Title: The Night Parade
Author: Kathryn Tanquary
Publisher: Sourcebooks Jabberwocky
Release Date: 1st January 2016
In the shadow of the forest, the Night Parade marches on...
The last thing Saki Yamamoto wants to do for her summer vacation is trade exciting Tokyo for the antiquated rituals and bad cell reception of her grandmother's village. Preparing for the Obon ceremony is boring. Then the local kids take an interest in Saki and she sees an opportunity for some fun, even if it means disrespecting her family's ancestral shrine on a malicious dare.
But as Saki rings the sacred bell, the darkness shifts. A death curse has been invoked...and Saki has three nights to undo it. With the help of three spirit guides and some unexpected friends, Saki must prove her worth or say good-bye to the world of the living forever.
Being totally obsessed with all things Japanese I hoped that The Night Parade would be a book I loved and you know what it did not disappoint at all.
Saki travels with her family to her see her grandmother, a journey that she really doesn't want to take. As a teen she wants a mobile phone signal, wifi and Starbucks not traditional ceremonies and horrible local kids.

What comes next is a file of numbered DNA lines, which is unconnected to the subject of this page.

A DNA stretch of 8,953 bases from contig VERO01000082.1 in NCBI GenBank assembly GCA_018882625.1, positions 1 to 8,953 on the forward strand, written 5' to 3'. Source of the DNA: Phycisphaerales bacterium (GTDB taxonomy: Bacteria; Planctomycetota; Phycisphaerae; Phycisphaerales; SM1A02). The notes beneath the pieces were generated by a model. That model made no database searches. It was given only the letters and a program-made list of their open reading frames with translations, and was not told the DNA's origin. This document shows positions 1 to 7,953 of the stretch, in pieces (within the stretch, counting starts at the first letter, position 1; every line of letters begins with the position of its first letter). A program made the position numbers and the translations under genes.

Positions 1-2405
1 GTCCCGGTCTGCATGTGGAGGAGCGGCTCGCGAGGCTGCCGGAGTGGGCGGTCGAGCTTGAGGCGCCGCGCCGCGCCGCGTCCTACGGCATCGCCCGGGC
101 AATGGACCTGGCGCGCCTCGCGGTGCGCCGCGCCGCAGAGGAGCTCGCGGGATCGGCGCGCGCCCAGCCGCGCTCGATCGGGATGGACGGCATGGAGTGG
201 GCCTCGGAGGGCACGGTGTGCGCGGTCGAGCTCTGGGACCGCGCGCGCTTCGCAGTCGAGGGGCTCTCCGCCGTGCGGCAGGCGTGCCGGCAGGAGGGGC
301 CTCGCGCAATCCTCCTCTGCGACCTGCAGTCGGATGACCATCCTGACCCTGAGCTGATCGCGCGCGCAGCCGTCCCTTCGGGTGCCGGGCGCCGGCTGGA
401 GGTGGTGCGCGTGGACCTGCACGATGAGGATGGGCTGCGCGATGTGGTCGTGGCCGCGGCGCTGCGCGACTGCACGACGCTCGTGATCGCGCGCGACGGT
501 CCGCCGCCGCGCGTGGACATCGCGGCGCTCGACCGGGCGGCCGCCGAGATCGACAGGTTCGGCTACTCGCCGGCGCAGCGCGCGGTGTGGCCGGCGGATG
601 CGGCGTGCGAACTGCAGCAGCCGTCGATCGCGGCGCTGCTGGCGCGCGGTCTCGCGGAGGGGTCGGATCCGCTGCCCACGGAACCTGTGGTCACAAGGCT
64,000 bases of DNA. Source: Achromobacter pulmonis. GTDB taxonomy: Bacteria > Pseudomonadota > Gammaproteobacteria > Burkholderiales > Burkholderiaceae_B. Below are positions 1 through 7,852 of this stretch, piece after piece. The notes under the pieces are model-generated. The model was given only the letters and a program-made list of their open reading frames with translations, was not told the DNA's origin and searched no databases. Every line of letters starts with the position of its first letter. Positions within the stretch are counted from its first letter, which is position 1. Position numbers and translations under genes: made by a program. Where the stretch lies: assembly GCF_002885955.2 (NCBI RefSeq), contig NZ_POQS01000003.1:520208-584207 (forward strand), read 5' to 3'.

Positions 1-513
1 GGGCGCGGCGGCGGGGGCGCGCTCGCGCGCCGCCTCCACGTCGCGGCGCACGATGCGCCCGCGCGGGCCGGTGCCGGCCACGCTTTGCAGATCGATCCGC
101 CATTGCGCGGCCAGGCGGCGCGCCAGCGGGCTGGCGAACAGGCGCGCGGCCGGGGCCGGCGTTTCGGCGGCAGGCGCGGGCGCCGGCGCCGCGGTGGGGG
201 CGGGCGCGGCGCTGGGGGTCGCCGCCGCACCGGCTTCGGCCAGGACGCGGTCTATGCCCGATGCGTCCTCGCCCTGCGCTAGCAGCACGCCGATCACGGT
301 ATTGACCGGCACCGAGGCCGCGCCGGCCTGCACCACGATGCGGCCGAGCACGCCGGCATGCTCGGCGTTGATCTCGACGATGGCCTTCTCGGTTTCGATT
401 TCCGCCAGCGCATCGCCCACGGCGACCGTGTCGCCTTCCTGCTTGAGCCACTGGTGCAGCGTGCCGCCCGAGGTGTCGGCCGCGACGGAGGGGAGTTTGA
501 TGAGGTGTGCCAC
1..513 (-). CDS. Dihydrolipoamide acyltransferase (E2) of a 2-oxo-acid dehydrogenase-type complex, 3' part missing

The family are their to take part in the Obon ceremony to honour their departed ancestors, during the festivities Saki meets the local "cool" kids who lead her astray within the grounds of the local shrine.
At the shrine the kids get up to no good trying to get in touch with the dead and generally disrespecting the dead which when Saki's parents catches up with her goes down like a lead balloon.
However all that messing about at the shrine has stirred to life an ancient curse and that curse is about to lead Saki on a night time journey through the most fantastical parade on earth with unorthodox guides who are not quite what they seem.
The curse could lead to her leaving the land of the living forever and she needs to follow her guides and her heart to lift the curse before it is too late.
This book is fantastic from the fantastical detail of the parade to the description of the wonderful food. Mainly though it is a nice read, Saki is a typical teen from the big city thinking everyone outside Tokyo is not worth bothering about, her journey on the night parade changes her forever.
A wonderful book that will transport you in to a magical parade.
Thank you to Sourcebooks for providing me with a copy in exchange for an honest review.